Part 1: The options available
1. Use Windows' tools
Everything you need to set up a VPN is built into Windows 7. It's straightforward to do, as well. The only catch is that you'll need compatible hardware, and if anything goes wrong – as it almost inevitably will – you're on your own when it comes to trying to fix it.
Still, it's free, and it puts you in complete control, plus it's unlikely to do any lasting damage if it does mess up. So why not give it a go?
2. Ham it up with Hamachi
Hamachi is one of the best known VPN applications around, and with good reason. Designed by the remote desktop specialist LogMeIn (a remote desktop is essentially a very private network), all you need to get things working is the client software from https://secure.logmein.com/products/hamachi.
It's not free (although there is a trial), and because it's designed for corporate use, it has a lot of features you'll never use.
3. It's Tunngle time
A VPN works by creating a tunnelling layer over the internet, hence Tunngle. This application is similar to Hamachi in terms of ease of use, but is designed with gaming in mind.
The Tunngle servers do most of the work, and while the lobby system for creating VPNs isn't as private as you might like, it doubles as a community tool like Gamespy or Xfire for finding like-minded players.
Part 2: Setting up a VPN with Windows 7
1. Getting started
Windows 7 has everything you need to create a VPN built in, although if was quite as simple as that, no one would bother making simple clients like Tunngle.
Among your friends, choose who is going to be the VPN host – all that means is that their PC is the one others will need to connect to in order to join the VPN. Open up Control Panel on that PC, and go to Network and Sharing Centre.
2. Create a new connection
In the right-hand panel, click 'Change adaptor settings'. This will bring up a window with your network adaptors in.
Press [Alt] to bring up the menu bar, and select 'New incoming connection'. You'll need to issue all the players with user accounts and passwords to your PC, and this is where you create them. Click 'Add someone' and enter their details, then use the checkboxes to give them access permissions.
3. Networking by numbers
The next dialog box will ask you how people are going to connecting to your computer. Check the box for 'Through the Internet', then click 'Next'.
A new box will open asking you what protocols will be used for your VPN – you can leave IPv6 unchecked, just make sure that TCP/IPv4 is definitely selected. You can change the properties of any of these settings by clicking the button on the right.
4. Assign IP addresses
In Properties for TCP/IPv4, for example, you can change how IP addresses are assigned to the computers who connect to your network.
It's safest to leave this on 'Assign IP addresses automatically using DCHP', but you can assign specific ranges if you want to. Remember this is not the same as your PC's address on your own LAN, though, or you router's IP address for the internet.
5. Configure adaptor
You're almost done. Click 'Allow access' and Windows will configure the new virtual adaptor for you. It'll appear alongside your Ethernet and wireless adaptors in Network Connections, and you can right-click to change its properties.
Accept the changes, restart your PC and you should find the new adaptor in Network Connections. Right-click on it and check the box for 'Virtual private network'.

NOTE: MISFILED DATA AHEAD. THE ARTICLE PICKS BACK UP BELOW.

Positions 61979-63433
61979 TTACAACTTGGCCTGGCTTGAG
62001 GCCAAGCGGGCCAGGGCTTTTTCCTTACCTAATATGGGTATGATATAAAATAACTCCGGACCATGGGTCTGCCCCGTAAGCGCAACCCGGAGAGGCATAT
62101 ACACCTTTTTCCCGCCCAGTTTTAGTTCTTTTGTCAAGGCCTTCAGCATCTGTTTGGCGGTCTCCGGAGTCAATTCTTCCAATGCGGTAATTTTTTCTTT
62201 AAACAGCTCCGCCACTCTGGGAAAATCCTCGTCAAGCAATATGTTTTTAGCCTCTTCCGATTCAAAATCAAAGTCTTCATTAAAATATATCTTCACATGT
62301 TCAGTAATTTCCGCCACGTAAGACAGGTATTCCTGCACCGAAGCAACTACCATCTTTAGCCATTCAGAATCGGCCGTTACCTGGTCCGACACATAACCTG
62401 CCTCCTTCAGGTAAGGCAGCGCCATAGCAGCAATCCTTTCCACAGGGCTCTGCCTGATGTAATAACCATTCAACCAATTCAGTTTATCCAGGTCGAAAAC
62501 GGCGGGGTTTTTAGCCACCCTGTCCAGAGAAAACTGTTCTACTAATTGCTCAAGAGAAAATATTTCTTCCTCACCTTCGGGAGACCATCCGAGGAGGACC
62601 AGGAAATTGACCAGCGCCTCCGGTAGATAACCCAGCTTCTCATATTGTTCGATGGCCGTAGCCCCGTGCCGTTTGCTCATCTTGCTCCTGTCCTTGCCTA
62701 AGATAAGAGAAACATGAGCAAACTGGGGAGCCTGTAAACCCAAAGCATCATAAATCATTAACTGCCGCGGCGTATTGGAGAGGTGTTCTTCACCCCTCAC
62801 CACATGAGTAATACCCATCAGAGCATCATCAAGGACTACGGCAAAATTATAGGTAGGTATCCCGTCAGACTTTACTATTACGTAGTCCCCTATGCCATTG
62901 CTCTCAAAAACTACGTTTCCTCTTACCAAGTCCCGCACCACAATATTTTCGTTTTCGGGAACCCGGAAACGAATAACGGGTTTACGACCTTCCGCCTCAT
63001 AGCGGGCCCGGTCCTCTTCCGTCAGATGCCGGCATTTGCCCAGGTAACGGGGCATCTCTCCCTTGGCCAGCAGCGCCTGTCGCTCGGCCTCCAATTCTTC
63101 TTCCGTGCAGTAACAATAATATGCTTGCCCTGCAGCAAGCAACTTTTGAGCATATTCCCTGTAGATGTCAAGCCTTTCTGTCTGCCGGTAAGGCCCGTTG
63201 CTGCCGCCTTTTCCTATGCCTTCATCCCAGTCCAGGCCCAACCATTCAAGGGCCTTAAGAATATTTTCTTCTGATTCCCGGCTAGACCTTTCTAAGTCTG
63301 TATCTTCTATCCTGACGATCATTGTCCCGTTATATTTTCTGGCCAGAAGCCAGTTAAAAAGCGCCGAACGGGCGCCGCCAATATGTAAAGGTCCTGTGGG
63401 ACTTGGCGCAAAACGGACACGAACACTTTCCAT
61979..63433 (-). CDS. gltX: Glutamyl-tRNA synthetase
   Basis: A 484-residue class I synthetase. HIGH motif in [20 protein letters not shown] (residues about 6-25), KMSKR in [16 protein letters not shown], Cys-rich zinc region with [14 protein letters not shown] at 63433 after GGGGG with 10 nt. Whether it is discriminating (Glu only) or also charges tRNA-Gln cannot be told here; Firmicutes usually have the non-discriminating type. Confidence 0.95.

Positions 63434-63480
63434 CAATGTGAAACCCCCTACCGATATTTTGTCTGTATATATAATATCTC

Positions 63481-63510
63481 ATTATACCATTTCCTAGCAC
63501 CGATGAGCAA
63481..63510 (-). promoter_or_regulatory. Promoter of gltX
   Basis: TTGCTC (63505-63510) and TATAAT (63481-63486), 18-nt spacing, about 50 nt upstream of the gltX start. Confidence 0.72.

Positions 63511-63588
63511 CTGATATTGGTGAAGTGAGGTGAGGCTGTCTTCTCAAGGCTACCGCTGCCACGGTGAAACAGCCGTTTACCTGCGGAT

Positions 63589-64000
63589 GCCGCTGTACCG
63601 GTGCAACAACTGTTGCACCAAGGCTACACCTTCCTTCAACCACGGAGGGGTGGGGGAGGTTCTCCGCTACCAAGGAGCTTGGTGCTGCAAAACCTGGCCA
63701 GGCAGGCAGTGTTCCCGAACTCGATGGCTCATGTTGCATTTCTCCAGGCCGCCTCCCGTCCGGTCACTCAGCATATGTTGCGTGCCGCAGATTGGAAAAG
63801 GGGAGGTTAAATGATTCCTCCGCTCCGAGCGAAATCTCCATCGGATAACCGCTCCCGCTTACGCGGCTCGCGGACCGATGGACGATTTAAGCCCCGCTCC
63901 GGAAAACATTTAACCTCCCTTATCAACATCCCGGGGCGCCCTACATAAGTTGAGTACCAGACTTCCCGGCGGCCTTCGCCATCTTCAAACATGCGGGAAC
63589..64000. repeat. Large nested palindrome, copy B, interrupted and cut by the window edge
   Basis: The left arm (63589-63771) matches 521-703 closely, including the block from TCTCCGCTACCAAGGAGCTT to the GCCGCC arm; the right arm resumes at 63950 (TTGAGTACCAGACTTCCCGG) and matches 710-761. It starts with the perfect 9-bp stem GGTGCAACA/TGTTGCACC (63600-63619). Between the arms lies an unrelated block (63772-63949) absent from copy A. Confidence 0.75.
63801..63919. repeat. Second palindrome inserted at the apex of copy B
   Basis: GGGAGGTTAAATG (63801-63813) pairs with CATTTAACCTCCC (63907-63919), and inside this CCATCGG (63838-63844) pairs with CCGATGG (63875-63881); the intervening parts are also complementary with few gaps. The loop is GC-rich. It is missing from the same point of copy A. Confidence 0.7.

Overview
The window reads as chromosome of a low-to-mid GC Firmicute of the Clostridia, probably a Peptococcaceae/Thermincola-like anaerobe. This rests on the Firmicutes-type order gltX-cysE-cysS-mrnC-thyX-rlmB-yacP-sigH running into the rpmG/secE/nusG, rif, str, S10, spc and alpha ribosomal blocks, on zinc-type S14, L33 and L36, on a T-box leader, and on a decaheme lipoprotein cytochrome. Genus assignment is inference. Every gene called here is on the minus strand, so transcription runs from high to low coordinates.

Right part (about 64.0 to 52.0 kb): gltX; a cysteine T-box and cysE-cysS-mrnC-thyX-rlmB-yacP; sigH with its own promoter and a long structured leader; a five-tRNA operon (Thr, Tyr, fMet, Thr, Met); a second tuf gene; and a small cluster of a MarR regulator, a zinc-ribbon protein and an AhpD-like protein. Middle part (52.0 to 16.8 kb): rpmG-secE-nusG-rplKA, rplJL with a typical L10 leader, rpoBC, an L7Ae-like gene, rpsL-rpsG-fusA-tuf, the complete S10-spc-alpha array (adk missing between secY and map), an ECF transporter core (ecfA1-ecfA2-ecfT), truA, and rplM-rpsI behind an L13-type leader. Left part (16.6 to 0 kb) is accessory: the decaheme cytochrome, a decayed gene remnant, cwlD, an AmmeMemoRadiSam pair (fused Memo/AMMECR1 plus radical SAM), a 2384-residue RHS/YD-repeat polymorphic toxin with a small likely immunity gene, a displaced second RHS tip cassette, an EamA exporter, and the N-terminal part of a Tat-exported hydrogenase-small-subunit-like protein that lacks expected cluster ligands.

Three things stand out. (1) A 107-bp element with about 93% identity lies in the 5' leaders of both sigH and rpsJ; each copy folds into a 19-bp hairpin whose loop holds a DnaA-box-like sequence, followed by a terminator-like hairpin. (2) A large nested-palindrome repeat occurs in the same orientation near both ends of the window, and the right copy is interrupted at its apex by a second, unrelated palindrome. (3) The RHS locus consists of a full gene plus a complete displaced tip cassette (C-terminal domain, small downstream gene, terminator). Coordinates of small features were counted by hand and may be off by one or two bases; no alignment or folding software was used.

6. Moving forward
To finish, you need to set up port forwarding on your router. Go to your router settings (every router is different) and find the option for this.
Create a rule that sends all of the traffic for port 1723 to your host PC. Your friends just need to type 'Create a VPN' into the Start menu, and follow the wizard using the IP address of your router as a destination. Congratulations, you're all networked together!
Part 3: Install and set up Tunngle
The gamers' VPN service is easy to use and works with all versions of Windows
1. In a Tunngle
Tunngle is a great tool, and best of all, it's free. It takes the heavy lifting out of setting up a VPN for gaming, because you aren't really setting up a VPN at all.
The tricky bit, with DHCP servers etc, is taken care of at Tunngle HQ. All you need to do is download a client and join in. If you're running a software firewall, you'll need to make sure Tunngle is allowed through.
2. Get connected
When you install Tunngle, you should find that as well as the client software, a new network connection has appeared in Windows Explorer.
This is what you'll be using to communicate with friends. You'll need to create a username and password on the main website, then just fire up the client. On the left is a list of game genres, on the right a list of people, and in the middle a main chat window.
3. Find a lobby
Now select the genre of your game and you should be directed to a lobby that you can join. If your chosen game isn't included in the default list of titles, you should join the Misc channel instead.
Every time you navigate this tree, you should be able to see Tunngle logging in you in and out of various different VPNs – keep an eye on the IP address in the bottom left of the window.
4. Start playing
Once you've connected to a lobby/network, minimise Tunngle and start your game server. If your friends are logged into the same lobby, they should be able to see it and play as if on the same LAN.
If you're having problems, you may need to set up port forwarding for Tunngle. In the options menu you can change which port you want to use, or if your router is compatible, use UPnP to configure this.
First published in PC Format Issue 260
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